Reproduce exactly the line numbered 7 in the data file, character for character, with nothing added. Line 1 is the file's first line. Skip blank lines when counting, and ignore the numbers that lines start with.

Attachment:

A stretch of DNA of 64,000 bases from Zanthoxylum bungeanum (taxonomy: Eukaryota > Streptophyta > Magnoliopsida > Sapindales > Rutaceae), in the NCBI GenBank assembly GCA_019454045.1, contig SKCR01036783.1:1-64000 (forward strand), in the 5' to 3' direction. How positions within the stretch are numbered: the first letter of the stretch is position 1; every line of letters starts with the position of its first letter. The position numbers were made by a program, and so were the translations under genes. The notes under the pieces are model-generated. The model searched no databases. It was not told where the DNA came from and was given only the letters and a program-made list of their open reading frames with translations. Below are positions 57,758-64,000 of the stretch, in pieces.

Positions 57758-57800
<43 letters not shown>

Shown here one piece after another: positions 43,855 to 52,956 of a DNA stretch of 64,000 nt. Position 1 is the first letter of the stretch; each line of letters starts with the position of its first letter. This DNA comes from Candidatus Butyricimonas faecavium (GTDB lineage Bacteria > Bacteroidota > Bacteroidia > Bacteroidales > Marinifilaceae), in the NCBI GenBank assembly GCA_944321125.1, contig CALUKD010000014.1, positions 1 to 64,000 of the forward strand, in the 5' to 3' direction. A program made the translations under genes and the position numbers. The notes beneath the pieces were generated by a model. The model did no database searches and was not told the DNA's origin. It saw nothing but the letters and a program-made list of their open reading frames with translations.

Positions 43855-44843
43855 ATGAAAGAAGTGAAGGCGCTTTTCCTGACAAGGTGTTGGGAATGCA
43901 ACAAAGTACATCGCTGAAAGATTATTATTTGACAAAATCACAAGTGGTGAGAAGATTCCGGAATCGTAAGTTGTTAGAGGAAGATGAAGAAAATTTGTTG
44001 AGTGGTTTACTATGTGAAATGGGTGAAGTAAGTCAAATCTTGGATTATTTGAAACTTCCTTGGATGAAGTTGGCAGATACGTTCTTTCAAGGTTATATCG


43901 ACAAAGTACATCGCTGAAAGATTATTATTTGACAAAATCACAAGTGGTGAGAAGATTCCGGAATCGTAAGTTGTTAGAGGAAGATGAAGAAAATTTGTTG